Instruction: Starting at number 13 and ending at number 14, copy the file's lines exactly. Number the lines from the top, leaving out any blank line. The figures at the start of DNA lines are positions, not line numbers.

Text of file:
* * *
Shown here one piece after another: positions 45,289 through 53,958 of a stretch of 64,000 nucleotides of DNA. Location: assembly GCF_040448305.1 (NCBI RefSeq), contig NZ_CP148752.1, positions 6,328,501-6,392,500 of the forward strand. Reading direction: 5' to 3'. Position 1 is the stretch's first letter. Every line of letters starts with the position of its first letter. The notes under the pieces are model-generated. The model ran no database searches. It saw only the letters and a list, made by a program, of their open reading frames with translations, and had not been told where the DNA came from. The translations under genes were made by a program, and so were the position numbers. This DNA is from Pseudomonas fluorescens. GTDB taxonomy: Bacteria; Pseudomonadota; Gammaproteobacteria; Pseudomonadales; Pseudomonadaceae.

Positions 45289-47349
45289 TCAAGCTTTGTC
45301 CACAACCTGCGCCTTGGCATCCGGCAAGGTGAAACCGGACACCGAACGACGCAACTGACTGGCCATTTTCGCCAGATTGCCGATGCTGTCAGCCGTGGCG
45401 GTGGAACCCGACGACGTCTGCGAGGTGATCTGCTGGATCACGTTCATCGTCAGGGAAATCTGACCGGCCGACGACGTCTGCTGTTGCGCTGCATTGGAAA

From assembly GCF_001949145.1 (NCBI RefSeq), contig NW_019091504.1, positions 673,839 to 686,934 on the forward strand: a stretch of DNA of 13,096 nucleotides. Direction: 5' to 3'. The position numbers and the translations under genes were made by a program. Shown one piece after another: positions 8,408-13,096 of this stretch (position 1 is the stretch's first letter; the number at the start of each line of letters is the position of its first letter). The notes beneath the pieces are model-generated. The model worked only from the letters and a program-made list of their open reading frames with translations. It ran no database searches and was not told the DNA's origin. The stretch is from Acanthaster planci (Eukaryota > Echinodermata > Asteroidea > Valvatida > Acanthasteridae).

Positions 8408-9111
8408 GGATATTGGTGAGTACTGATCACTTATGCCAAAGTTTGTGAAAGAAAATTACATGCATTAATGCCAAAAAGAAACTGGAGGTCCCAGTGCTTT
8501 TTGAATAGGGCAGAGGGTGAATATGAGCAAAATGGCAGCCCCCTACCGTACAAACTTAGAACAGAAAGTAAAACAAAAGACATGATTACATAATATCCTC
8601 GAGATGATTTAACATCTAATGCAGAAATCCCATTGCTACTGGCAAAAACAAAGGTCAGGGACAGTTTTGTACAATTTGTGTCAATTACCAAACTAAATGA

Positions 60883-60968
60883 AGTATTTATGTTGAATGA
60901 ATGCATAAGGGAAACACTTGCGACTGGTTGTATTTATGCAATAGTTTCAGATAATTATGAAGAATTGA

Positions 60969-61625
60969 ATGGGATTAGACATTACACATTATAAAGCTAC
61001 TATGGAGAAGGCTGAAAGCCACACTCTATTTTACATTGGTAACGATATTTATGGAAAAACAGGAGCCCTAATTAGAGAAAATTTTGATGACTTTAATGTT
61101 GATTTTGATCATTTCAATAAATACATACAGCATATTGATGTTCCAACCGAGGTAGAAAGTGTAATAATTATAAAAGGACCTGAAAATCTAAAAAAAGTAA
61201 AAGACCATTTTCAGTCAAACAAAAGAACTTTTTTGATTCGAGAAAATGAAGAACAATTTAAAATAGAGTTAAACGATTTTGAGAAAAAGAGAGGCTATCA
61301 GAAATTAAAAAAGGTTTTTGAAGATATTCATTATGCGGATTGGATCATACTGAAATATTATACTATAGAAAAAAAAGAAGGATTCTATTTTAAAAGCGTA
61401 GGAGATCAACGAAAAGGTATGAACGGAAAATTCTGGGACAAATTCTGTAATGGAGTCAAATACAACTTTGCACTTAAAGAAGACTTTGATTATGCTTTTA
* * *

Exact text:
60901 ATGCATAAGGGAAACACTTGCGACTGGTTGTATTTATGCAATAGTTTCAGATAATTATGAAGAATTGA

Positions 60969-61625